7. ^ Viera, MH, Perez, OA, Berman, B (2007). "Incyclinide". Drugs of the Future 32 (3): 209–214. doi:10.1358/dof.2007.032.03.1083308. http://journals.prous.com/journals/servlet/xmlxsl/pk_journals.xml_summary_pr?p_JournalId=2&p_RefId=1083308&p_IsPs=N.  
  8. ^ Reuters: CollaGenex says incyclinide ineffective for rosacea
  9. ^ Bhattacharya SK, National Institute of Cholera and Enteric Diseases (2003). "An evaluation of current cholera treatment". Expert Opin Pharmacother 4 (2): 141–6. doi:10.1517/14656566.4.2.141. PMID 12562304.  
  10. ^ Parsi VK (2001). "Cholera". Prim. Care Update Ob Gyns 8 (3): 106–109. doi:10.1016/S1068-607X(00)00086-X. PMID 11378428.  
  11. ^ Archer JS, Archer DF (June 2002). "Oral contraceptive efficacy and antibiotic interaction: a myth debunked". Journal of the American Academy of Dermatology 46 (6): 917–23. doi:10.1067/mjd.2002.120448. PMID 12063491. http://linkinghub.elsevier.com/retrieve/pii/S0190962202000373.  
  12. ^ Dréno B, Bettoli V, Ochsendorf F, Layton A, Mobacken H, Degreef H (2004). "European recommendations on the use of oral antibiotics for acne". European journal of dermatology : EJD 14 (6): 391–9. PMID 15564203. http://www.john-libbey-eurotext.fr/en/revues/medecine/ejd/e-docs/00/04/07/1B/article.md?type=text.html.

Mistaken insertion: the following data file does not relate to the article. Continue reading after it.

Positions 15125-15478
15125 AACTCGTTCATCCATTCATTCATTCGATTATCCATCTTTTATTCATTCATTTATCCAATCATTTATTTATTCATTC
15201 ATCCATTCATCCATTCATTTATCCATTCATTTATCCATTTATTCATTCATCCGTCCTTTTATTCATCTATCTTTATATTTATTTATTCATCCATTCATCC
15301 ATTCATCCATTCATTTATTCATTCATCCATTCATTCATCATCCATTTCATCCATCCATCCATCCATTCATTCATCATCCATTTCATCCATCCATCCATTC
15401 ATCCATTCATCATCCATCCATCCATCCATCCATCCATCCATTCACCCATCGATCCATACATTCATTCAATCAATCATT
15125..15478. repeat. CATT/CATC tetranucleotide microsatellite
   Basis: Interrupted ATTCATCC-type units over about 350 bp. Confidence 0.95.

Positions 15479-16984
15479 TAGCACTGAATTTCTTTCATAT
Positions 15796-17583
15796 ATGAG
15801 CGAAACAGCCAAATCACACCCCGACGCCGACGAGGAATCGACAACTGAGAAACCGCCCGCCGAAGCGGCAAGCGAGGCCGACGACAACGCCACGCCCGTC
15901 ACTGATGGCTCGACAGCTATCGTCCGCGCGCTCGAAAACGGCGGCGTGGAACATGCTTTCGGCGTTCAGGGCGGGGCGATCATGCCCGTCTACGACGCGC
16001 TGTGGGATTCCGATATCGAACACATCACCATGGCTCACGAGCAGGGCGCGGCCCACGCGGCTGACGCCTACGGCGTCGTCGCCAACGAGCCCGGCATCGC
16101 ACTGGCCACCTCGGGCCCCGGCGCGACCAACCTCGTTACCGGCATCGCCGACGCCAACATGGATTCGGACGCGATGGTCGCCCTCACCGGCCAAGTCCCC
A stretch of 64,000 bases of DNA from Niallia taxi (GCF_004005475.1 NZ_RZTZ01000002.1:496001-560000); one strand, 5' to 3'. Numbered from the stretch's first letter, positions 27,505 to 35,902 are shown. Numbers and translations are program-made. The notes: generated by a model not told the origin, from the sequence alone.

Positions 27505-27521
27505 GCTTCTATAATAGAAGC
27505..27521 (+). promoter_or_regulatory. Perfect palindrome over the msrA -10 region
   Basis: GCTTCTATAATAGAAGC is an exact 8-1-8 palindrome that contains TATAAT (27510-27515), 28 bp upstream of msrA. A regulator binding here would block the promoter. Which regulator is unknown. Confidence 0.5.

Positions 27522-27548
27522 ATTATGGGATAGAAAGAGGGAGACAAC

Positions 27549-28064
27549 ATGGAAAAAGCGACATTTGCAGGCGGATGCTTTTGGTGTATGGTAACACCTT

13. ^ DeRossi SS, Hersh EV (October 2002). "Antibiotics and oral contraceptives". Dental clinics of North America 46 (4): 653–64. doi:10.1016/S0011-8532(02)00017-4. PMID 12436822.  
  14. ^ Deboyser D, Goethals F, Krack G, Roberfroid M. (1989). "Investigation into the mechanism of tetracycline-induced steatosis: study in isolated hepatocytes.". Toxicology and Applied Pharmacology 97 (3): 473–9. doi:10.1016/0041-008X(89)90252-4. PMID 2609344.  
  15. ^ Amacher DE, Martin BA. (1997). "Tetracycline-induced steatosis in primary canine hepatocyte cultures.". Fundamental and Applied Toxicology 40 (2): 256–63. doi:10.1006/faat.1997.2389. PMID 9441722.  
  16. ^ Ekwall B, Acosta D. (1982). "In vitro comparative toxicity of selected drugs and chemicals in HeLa cells, Chang liver cells, and rat hepatocytes.". Drug and Chemical Toxicology 5 (3): 219–31. doi:10.3109/01480548209041054. PMID 7151717.